18 December 2023 | Gyrus Group
A 42-year-old gentleman had sustained a fall from which he had had a severe traumatic brain injury, requiring a craniotomy and evacuation of an extradural haematoma.
He had been through a long period of rehabilitation, though unfortunately, two and a half years after, he began to develop epileptic seizures. This proved to be a major setback in his recovery. He had been hospitalised and there had been bruising due to the seizures, but no displacement of the titanium plate that he had had implanted following his injury.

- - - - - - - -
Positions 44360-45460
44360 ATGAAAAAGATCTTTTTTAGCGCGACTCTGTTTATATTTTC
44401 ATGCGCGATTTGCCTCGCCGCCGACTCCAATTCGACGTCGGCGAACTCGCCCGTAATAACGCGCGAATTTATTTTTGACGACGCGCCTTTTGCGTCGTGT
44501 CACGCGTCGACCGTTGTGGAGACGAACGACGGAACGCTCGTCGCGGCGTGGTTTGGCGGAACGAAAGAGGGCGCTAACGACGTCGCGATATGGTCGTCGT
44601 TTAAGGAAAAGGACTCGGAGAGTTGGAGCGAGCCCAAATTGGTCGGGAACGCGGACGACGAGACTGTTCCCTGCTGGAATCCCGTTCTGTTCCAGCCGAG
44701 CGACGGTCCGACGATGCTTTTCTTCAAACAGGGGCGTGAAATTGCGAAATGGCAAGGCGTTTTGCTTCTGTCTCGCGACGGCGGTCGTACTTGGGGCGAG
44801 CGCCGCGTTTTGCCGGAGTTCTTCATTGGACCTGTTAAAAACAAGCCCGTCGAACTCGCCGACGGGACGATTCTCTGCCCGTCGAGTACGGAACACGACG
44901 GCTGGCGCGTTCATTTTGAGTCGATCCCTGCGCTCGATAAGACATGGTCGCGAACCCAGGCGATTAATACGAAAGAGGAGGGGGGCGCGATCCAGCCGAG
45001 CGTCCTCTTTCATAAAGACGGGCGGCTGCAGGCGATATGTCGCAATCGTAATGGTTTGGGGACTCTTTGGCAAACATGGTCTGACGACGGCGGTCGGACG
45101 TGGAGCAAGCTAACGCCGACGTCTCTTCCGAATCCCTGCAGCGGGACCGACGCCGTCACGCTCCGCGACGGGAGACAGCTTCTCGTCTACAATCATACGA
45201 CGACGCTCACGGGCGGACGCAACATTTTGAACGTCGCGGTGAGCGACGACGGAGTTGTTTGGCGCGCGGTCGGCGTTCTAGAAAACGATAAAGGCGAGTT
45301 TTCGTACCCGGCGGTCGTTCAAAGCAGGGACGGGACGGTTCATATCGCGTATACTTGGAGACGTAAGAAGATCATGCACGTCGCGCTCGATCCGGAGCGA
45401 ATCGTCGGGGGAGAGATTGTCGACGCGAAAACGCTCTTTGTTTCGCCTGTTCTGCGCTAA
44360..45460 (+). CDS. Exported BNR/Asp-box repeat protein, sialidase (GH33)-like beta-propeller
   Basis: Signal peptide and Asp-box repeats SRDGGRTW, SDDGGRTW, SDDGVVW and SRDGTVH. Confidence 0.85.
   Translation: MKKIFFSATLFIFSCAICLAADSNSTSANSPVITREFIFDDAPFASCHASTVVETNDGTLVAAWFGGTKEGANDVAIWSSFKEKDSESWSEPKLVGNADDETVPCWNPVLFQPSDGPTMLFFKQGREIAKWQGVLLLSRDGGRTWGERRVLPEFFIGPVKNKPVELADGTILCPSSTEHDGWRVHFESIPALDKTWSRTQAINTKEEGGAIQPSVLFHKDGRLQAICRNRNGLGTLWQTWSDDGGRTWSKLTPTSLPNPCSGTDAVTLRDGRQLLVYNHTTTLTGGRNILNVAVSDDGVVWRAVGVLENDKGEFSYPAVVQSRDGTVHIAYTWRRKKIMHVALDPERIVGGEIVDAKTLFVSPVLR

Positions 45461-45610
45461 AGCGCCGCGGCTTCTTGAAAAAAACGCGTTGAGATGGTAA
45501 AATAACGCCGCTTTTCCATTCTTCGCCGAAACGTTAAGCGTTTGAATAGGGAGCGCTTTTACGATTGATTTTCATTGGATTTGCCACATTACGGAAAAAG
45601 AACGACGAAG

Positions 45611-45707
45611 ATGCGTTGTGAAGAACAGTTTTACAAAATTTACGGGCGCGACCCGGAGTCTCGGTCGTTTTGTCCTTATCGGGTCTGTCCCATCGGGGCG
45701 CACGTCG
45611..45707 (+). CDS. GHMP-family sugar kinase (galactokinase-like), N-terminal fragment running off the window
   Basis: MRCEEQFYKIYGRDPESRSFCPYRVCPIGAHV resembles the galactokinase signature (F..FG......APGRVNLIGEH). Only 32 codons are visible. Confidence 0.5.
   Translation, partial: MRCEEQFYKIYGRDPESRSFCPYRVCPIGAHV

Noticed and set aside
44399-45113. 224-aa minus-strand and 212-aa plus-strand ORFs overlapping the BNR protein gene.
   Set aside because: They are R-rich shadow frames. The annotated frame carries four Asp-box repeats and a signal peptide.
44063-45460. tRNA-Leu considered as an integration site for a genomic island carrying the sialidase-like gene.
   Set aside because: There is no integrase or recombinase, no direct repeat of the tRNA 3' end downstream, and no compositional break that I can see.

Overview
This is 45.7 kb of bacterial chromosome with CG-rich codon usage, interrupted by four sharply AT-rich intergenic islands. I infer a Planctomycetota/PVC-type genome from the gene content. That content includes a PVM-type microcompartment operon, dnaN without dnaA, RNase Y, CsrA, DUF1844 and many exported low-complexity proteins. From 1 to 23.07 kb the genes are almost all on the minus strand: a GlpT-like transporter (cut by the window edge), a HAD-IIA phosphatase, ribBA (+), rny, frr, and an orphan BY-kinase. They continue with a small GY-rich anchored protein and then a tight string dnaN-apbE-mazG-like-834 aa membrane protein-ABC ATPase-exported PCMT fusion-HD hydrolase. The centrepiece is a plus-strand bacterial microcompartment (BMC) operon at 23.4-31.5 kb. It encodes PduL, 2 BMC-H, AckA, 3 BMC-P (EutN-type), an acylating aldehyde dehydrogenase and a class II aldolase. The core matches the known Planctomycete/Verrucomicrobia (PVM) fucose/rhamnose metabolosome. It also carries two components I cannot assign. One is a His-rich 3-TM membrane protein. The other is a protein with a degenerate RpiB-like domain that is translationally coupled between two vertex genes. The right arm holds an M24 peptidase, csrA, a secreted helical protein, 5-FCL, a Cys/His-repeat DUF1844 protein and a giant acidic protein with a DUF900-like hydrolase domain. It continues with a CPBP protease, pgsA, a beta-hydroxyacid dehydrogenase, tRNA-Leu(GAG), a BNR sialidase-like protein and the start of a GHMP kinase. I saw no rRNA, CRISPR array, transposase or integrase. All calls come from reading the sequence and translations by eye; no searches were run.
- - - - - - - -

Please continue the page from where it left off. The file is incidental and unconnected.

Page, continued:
A neurologist and a care expert were instructed as part of the Gyrus Group team. Treating neurologists with interest in epilepsy and epilepsy nurse specialist became involved. A care plan was put in place, carers were trained in the use of the Midazolam, and a seizure alert mechanism was instigated to alert family should there be a seizure during the night. Given the high risk of serious consequences in a fall, a move to single-level accommodation was recommended. Medication changes, and appropriate care, resulted in a significant improvement in seizure control, and mitigated the risk of harm from seizures.